Critically low level of gold reserves may prompt Belarus to reforms
In 2015, Belarus’ gold reserves dwindled by USD 0.9 billion. The gold reserves have shrunk due to the unfavourable foreign market situation for Belarusian goods and net foreign currency purchases by private and legal persons on the domestic market. In the absence of secured loans, Belarus decided to reform the social sphere in order aspire to an IMF loan, which could lead to further economic reforms in Belarus.
According to the National Bank, on January 1st, 2016, Belarus’ international reserves totalled USD 4.175 billion, i.e. shrank by USD 883.2 million in 2015. In December 2015 alone, the international reserves decreased by USD 408.1 million. In order to repay its domestic and external commitments, the National Bank in December 2015 raised USD 834.5 million and EUR 25 million on the domestic market from foreign currency bonds. Otherwise, the international reserves could drop below USD 3.5 billion, which could exacerbate the negative trends on the foreign exchange market.
The reserves have languished due to the deteriorating foreign trade situation and changing trends on the domestic foreign exchange market. In January – November 2015, foreign trade deficit totalled USD 2.8 billion (USD 740 million in November alone). In late 2015, exports decreased due to lower sales of potash fertilizers, oil products, and the negative impact on exports of the National Bank’s exchange rate policy. The National Bank strengthened the Belarusian rouble against the Russian rouble and Belarusian goods had lost their competitive advantage on the Russian market. On the domestic foreign exchange market, private and legal persons have become net buyers of the foreign currency. In addition, the National Banks’ initiative on the deposit market has led to a partial withdrawal of foreign currency savings from the Belarusian banking system.
At all rates, the only option for preserving the level of international reserves remain foreign loans. The agreement with the EFSR for a USD 2 billion loan has not yet been reached. The agreement with the IMF has not been concluded due to disagreements over terms of social reforms. In late 2015 – early 2016, the authorities have undertaken some measures aimed at overcoming obstacles in negotiations. For instance, they have increased electricity and gas tariffs by 20%, and plan to recover up to 80 % of housing and communal services costs (now subsidised by 65%) and extend service record requirement from 15 to 20 years for old-age pension by 2026. In addition, there are talks about a national referendum on rising the retirement age. That said, other measures could be adopted in order to meet the IMF requirements as understood by the government. Once the loan agreement is reached, reforms may continue in other economic sectors in order to help Belarus to overcome the cyclical crisis the country has fallen into thanks to the current socio-economic model.
Overall, in 2015 Belarus could not keep gold reserves needed to meet her external and domestic liabilities, intact. In the absence of domestic remedies to stabilise the currency market situation, the government may implement the IMF requirements in order to remove contradictions in negotiations over a new loan, which, in turn, may lead to economic reforms in Belarus.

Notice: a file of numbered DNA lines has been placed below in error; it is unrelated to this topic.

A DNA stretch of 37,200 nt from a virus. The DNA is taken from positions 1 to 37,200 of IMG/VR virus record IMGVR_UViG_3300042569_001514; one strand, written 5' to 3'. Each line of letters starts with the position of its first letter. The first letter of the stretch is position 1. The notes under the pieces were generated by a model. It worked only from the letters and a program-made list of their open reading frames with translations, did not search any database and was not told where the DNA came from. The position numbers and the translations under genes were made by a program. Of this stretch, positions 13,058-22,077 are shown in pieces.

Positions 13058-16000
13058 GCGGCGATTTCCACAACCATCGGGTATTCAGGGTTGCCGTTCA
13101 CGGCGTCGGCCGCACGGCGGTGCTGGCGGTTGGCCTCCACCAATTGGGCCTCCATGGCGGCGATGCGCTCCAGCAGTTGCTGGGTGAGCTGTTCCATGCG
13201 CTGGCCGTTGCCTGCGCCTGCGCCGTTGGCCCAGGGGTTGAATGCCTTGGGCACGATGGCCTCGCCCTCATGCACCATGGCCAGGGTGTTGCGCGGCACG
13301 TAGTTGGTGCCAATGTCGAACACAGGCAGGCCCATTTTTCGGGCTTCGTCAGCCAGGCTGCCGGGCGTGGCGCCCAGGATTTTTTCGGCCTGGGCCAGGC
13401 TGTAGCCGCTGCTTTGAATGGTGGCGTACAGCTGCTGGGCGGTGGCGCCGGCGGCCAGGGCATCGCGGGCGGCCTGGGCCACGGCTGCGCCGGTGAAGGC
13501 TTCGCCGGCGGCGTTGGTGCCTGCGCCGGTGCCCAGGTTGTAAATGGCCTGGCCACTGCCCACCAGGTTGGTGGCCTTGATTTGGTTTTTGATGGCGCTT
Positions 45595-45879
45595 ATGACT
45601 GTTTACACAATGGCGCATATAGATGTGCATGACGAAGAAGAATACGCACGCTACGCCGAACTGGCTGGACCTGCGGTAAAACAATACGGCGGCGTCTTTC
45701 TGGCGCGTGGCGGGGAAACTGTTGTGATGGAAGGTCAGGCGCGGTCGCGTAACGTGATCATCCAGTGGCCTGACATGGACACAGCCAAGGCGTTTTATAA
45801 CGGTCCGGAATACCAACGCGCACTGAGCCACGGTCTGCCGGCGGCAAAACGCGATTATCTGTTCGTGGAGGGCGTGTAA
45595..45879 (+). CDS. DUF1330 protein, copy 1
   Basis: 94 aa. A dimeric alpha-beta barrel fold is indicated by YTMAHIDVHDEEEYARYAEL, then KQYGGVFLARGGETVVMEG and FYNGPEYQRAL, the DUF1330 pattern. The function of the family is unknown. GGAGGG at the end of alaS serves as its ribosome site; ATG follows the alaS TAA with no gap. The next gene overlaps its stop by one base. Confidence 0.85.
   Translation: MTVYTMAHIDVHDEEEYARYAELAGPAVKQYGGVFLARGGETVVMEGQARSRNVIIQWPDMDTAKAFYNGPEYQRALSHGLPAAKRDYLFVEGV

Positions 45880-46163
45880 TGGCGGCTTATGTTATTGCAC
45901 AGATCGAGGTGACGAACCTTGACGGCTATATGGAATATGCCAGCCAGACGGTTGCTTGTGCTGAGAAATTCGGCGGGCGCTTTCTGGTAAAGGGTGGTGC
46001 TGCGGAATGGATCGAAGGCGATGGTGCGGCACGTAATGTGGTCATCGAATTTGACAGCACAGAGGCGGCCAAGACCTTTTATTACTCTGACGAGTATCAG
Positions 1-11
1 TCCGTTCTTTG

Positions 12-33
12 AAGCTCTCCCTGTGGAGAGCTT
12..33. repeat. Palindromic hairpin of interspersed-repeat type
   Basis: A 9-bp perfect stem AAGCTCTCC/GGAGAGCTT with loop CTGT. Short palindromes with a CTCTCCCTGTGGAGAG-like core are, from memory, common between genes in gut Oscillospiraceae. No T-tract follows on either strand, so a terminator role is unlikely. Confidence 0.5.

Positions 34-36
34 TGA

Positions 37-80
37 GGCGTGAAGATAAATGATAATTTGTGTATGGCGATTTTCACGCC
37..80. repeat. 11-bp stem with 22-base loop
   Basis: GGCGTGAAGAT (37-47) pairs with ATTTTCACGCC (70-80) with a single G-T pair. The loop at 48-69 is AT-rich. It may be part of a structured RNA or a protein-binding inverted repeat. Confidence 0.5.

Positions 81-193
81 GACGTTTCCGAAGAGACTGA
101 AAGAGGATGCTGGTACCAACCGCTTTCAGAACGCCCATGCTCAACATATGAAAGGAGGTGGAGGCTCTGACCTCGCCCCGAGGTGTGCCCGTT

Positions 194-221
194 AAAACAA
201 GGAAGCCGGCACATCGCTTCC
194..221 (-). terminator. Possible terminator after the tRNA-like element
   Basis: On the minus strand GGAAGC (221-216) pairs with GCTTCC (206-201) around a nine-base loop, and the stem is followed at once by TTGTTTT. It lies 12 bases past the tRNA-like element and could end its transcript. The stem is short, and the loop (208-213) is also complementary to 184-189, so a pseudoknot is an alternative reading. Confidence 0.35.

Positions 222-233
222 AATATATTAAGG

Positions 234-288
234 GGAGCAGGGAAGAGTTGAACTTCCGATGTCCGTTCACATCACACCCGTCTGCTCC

Over the past year, military-political relations between Minsk and Kyiv have become complicated. Due to their high inertia and peculiarities, this downward trend would be extremely difficult to overcome.
The root cause of the crisis is the absence of a common political agenda in the Belarusian-Ukrainian relations. Minsk is looking for a market for Belarusian exports in Ukraine and offers its services as a negotiation platform for the settlement of the Russo-Ukrainian war, thereby hoping to avoid political issues in the dialogue with Kiev. Meanwhile, Ukraine is hoping for political support from Minsk in the confrontation with Moscow. In addition, Ukraine’s integration with NATO presupposes her common position with the Alliance in relation to Belarus. The NATO leadership regards the Belarusian Armed Forces as an integral part of the Russian military machine in the western strategic front (the Baltic states and Poland). In addition, the ongoing military reform in Ukraine envisages a reduction in the number of generals and the domestic political struggle makes some Ukrainian top military leaders targets in politically motivated attacks.
Hence, the criticism of Belarus coming from Ukrainian military leadership is dictated primarily by internal and external political considerations, as well as by the need to protect the interests of generals, and only then by facts.
For instance, initially, the Ukrainian military leadership made statements about 100,000 Russian servicemen allegedly taking part in the Russo-Belarusian military drill West-2017. Then the exercises were labelled quazi-open and military observers from Ukraine refused to provide their assessment, which caused a negative reaction in Minsk. Further, without citing specific facts, it was stated that Russia was building up its military presence in Belarus.
Apparently, the Belarusian and Ukrainian Defence Ministries have entangled in a confrontational spiral (on the level of rhetoric). Moreover, only a small part of the overly hidden process has been disclosed. That said, third states are very likely to take advantage of the situation (or have already done so). This is not only about Russia.
The Belarusian Defence Ministry officials are restrained in assessing their Ukrainian counterparts. However, such a restraint is not enough. Current military-political relations between Belarus and Ukraine are unlikely to stabilise without the intervention of both presidents.